This documentary goes right, for it shows the great song-and-dance woman at 87, in all her aging beauty and wit and decrepitude and attitude. She's now 89, retired and living in her homestate of Michigan, but for decades, she lived in New York City, specifically in the Carlyle Hotel. She sang there, too, standing on those long, long pins of hers, clad in black tights and a main-tailored white shirt. She sang. She belted. She fiddled with tune and words.
When she couldn't remember the words, as happened more and more often in the last years, she vamped with her loyal friend and musical director Rob Bowman. He is a saint, guiding her, tolerating her, nudging her, nursing her. We see Stritch in a diabetic whirl, half out of her mind, panicking. It's scary -- for her and for us. But the documentary presents that reality of growing older (her preferred phrase over just "old"), of being forgetful and diabetic and prone to coma.
It also shows Stritch as dictator, telling the camera operator how and what to do, arguing with him about when to follow her into the kitchen as she gets her Bay's English muffins.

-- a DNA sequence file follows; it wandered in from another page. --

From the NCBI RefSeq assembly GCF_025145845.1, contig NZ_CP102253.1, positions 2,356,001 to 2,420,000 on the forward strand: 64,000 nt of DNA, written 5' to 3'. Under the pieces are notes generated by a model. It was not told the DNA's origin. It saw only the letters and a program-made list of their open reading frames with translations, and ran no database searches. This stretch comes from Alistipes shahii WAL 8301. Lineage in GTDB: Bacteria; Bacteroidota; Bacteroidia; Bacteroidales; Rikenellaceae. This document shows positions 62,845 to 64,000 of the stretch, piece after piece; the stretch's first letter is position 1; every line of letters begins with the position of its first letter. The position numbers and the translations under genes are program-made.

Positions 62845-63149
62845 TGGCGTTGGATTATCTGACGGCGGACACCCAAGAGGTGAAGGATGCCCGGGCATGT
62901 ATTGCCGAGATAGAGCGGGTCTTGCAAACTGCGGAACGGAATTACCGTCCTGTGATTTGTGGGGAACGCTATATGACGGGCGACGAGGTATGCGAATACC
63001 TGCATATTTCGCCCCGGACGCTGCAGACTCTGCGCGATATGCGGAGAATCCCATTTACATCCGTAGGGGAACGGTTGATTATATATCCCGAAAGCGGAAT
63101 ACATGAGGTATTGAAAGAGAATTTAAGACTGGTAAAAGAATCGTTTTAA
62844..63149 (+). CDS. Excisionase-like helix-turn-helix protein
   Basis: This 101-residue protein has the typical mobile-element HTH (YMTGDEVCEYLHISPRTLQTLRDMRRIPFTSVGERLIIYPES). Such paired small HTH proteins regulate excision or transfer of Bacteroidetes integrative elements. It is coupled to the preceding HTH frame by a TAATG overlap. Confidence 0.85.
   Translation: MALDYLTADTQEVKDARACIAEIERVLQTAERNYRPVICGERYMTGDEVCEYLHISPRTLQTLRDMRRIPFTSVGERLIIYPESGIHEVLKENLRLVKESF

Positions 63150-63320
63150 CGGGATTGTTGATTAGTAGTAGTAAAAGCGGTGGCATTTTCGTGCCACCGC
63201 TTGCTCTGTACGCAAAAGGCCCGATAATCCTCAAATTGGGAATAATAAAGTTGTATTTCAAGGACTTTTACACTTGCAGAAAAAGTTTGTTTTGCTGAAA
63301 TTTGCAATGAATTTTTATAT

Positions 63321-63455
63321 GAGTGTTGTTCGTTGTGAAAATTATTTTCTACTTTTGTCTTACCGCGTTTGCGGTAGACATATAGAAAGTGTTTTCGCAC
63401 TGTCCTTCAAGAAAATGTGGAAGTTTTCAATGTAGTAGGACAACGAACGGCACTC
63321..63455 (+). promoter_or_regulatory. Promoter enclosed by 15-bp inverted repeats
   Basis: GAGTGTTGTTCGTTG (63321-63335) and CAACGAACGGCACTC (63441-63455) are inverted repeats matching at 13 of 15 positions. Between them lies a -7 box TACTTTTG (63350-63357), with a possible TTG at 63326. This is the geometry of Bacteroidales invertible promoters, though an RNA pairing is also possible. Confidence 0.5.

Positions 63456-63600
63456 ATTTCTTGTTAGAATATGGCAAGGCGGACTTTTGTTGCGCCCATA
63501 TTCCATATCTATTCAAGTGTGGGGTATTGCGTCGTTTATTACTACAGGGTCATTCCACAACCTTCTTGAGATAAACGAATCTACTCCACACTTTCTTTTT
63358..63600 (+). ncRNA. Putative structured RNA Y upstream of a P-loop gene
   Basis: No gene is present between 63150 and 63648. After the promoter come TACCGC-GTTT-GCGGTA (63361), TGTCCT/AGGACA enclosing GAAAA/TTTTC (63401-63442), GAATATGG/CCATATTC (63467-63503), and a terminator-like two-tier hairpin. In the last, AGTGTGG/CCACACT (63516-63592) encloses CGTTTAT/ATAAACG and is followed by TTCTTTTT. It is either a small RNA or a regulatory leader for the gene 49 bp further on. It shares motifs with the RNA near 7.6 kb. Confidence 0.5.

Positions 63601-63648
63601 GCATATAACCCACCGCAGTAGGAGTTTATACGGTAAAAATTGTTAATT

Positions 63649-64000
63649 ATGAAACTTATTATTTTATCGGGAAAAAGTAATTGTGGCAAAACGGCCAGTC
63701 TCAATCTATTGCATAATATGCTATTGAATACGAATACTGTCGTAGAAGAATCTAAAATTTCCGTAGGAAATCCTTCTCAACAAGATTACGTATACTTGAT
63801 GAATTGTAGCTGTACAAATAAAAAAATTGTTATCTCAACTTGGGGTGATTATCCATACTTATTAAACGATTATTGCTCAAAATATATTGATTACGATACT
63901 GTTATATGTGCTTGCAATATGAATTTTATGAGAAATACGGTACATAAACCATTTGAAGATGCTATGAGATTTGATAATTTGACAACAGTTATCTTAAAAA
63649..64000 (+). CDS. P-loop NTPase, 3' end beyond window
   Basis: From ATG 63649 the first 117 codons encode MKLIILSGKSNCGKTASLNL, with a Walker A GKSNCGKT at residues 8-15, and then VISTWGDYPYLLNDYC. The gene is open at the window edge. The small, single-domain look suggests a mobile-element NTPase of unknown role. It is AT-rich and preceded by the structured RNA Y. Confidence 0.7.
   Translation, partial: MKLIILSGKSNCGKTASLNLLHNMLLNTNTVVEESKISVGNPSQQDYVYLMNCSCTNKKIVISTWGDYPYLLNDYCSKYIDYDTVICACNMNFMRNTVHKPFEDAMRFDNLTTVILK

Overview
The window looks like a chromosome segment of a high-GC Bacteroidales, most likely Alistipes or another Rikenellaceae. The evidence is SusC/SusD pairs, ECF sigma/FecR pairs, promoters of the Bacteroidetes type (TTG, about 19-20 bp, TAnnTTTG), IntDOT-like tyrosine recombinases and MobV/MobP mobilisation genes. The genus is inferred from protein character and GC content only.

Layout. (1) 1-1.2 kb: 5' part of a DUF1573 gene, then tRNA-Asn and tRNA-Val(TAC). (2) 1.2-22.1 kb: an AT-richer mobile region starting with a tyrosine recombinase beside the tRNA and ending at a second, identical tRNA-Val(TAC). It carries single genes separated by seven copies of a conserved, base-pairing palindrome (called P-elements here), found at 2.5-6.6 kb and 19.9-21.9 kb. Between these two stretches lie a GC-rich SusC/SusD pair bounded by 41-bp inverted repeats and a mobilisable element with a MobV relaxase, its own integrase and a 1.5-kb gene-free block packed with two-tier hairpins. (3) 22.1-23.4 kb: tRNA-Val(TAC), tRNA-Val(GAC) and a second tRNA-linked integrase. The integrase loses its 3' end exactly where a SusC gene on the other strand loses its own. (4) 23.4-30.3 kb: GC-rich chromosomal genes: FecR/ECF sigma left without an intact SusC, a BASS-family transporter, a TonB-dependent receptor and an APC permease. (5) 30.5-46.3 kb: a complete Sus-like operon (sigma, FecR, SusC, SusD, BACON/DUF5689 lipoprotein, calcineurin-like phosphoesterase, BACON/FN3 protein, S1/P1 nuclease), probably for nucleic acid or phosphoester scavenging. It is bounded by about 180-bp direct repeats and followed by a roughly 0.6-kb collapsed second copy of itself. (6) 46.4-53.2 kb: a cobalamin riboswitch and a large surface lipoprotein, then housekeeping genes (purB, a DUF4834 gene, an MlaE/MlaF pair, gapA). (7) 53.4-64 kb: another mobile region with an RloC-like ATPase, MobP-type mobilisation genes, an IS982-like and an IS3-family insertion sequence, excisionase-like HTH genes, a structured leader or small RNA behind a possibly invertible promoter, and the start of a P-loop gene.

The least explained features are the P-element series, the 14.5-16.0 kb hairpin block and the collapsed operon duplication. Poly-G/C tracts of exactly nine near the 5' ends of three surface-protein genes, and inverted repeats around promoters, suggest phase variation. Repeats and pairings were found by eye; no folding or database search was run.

They would be Bay's, for she was happily married for to John Bay until his early death. "Elaine Stritch: Shoot Me" is not filled with boyfriends and paramours although she does talk about old lovers, such as Ben Gazarra. Director Chiemi Karasawa shoots Stritch's friends, including Tina Fey and Alec Baldwin; they starred with her in "30 Rock," and Baldwin co-produced this documentary. Among the friends are also actors Nathan Lane, Cherry Jones and James Gandolfini (it's to him that the film is dedicated), producer Hal Prince, and Julia Keyes, a buddy from AA. Stritch is also a recovering alcoholic, who now allows herself one drink a day. Why not?
Karasawa accompanies Stritch as she curates her vintage photos and talks of the old times, the really old times, as well as the Emmy- and Tony-award-winning times. She captures Stritch singing bars of her classic song from "Follies," "I'm Still Here." And she shows her with her immediate family, rhapsodizing over that word, "immediate."
"Elaine Stritch: Shoot Me" is a surprisingly moving biodoc, especially for anyone who has followed the career of Stitch's career on stage and screen, in bars and hearts.